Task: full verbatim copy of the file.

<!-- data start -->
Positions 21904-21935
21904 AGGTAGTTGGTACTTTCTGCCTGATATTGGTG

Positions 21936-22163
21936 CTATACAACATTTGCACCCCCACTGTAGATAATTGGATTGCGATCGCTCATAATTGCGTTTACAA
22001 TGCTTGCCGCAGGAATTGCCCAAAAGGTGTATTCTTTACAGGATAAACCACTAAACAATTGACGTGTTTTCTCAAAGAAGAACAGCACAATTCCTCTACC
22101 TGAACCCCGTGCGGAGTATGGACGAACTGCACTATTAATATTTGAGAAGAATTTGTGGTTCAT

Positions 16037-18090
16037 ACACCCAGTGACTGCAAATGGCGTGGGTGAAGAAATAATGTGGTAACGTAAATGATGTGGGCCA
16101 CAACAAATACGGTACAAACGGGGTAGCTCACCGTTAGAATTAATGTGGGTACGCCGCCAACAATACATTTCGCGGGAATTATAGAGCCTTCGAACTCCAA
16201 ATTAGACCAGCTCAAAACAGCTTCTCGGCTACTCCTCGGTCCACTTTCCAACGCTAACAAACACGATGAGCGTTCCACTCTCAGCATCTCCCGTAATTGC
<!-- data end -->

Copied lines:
Positions 21904-21935
21904 AGGTAGTTGGTACTTTCTGCCTGATATTGGTG

Positions 21936-22163
21936 CTATACAACATTTGCACCCCCACTGTAGATAATTGGATTGCGATCGCTCATAATTGCGTTTACAA
22001 TGCTTGCCGCAGGAATTGCCCAAAAGGTGTATTCTTTACAGGATAAACCACTAAACAATTGACGTGTTTTCTCAAAGAAGAACAGCACAATTCCTCTACC
22101 TGAACCCCGTGCGGAGTATGGACGAACTGCACTATTAATATTTGAGAAGAATTTGTGGTTCAT

Positions 16037-18090
16037 ACACCCAGTGACTGCAAATGGCGTGGGTGAAGAAATAATGTGGTAACGTAAATGATGTGGGCCA
16101 CAACAAATACGGTACAAACGGGGTAGCTCACCGTTAGAATTAATGTGGGTACGCCGCCAACAATACATTTCGCGGGAATTATAGAGCCTTCGAACTCCAA
16201 ATTAGACCAGCTCAAAACAGCTTCTCGGCTACTCCTCGGTCCACTTTCCAACGCTAACAAACACGATGAGCGTTCCACTCTCAGCATCTCCCGTAATTGC